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Durham e-Theses
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Identification and evaluation of factors affecting use of knowledge-based systems in a manufacturing environment

Hather, Robert M. (1997) Identification and evaluation of factors affecting use of knowledge-based systems in a manufacturing environment. Masters thesis, Durham University.



A large amount of work has been carried out in the field of developing knowledge-based systems from initial analysis of the domain task, through formalisation and computerisation of knowledge to a completed knowledge-based system. However, issues relating to the use of such systems appear not to have been so clearly identified. It is essential to pay detailed attention to all of the human as well as technological issues which affect the practical use of such systems. The factors that influence the use of a knowledge-based system need to be identified to ensure that any systems developed will in fact be used by the intended end-users. In this thesis we propose a model for effective utilisation of knowledge-based systems. We will discuss how this model has been validated, then used as a basis for the identification of factors that affect system use. We will describe how we select and evaluate factors which we believe have a significant impact on the use of a system. We will present a set of initial findings based on experimental work we have performed as to the most significant factors. A set of conclusions are drawn on the approach we have adopted, the results we have obtained and the success of this work. We have identified a four phase model of system use, namely, acquisition, handover, operation and maintenance based on current literature. The model depicts the relationship between roles, functions and entities. By validation of the model, we have identified an initial set of 55 parameters that impact the effective use of a system. We have selected a subset of these parameters (those which we believe have significant impact and those which have less impact on the utilisation of knowledge-based systems) which we are able to control in order to evaluate a set of 17 hypotheses. The important parameters were: Role of system, Familiarity with system. Functionality, Robustness of system, Breadth of knowledge. Depth of knowledge, Method of displaying information (HCI), and Method of selecting options (HCI). The less important parameters were: Familiarity with domain tasks. User role. Fit with user requirement. Provision of system help. Provision of explanation. Response time. Security features. Error reporting, and Maintenance procedure. The experiments we performed allowed a systematic examination of the degree to which each parameter we selected impacts system use. From the data we obtained we identified a number of key parameters and the impact they have on effective use of a system. Specifically, from our experimental work we have identified the following factors as having the greatest degree of impact on system use: Role of system. Breadth of knowledge. Depth of knowledge. Provision of explanation. Provision of system help. Method of displaying information (HCI), Method of selecting options (HCI), Functionality, and Maintenance procedures. We also identified areas where additional work is required to further investigate the factors that impact on the effective use of knowledge-based systems.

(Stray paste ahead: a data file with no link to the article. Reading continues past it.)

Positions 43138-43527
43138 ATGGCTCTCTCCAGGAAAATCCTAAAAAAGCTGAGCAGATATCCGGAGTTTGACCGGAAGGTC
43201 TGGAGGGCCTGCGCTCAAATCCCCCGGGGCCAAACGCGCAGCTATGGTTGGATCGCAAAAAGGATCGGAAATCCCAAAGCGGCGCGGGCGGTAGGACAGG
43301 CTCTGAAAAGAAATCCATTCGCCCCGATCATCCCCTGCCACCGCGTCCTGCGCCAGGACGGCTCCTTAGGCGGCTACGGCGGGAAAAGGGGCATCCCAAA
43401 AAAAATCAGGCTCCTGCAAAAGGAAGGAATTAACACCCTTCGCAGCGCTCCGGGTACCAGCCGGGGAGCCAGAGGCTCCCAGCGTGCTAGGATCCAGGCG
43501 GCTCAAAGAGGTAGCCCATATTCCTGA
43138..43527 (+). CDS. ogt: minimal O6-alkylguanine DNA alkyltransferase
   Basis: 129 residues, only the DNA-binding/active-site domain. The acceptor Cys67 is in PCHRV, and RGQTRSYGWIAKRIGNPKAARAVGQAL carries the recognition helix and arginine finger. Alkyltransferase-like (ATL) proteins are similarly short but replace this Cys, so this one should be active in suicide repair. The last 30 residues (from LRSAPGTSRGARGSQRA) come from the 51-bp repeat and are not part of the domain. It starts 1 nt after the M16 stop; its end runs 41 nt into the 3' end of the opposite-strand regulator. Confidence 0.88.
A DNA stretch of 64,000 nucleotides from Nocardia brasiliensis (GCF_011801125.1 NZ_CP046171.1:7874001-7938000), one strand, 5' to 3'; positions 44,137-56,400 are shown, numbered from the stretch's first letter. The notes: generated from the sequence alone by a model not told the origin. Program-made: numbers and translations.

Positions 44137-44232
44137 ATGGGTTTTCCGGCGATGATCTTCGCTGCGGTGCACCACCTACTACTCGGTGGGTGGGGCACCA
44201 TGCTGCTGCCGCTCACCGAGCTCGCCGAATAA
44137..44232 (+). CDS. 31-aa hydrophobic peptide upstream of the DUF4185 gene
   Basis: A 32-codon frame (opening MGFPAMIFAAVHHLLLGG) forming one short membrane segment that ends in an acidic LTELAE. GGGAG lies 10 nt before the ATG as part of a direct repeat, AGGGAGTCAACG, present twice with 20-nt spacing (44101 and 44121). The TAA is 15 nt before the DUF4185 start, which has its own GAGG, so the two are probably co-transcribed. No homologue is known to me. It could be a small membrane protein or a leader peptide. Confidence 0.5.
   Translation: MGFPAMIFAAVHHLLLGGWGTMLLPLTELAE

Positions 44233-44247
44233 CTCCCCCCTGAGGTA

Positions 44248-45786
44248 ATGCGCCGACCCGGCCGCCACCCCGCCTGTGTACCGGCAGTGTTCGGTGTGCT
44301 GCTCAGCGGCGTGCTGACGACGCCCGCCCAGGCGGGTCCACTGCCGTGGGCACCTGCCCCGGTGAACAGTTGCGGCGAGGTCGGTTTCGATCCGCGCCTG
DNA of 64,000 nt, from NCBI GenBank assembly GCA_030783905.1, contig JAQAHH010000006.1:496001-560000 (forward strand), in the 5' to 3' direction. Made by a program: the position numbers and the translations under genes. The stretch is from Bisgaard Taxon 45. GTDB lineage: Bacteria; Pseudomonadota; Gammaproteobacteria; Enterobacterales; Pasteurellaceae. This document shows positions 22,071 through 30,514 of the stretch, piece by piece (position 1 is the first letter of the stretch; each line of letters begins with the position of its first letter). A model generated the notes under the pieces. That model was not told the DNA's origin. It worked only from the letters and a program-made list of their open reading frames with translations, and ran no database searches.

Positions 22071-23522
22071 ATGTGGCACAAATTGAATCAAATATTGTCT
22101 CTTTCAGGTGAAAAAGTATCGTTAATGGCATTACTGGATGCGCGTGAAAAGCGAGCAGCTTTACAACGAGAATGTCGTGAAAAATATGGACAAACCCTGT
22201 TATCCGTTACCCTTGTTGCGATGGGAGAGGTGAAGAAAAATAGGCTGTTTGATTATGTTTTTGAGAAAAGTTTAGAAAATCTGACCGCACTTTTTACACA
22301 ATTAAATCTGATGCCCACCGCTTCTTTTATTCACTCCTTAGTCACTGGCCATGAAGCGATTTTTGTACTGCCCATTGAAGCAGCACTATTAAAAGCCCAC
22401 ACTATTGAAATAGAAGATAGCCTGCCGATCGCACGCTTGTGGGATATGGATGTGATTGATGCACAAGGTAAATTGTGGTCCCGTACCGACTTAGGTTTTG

Item Type:Thesis (Masters)
Award:Master of Science
Thesis Date:1997
Copyright:Copyright of this thesis is held by the author
Deposited On:09 Oct 2012 11:41

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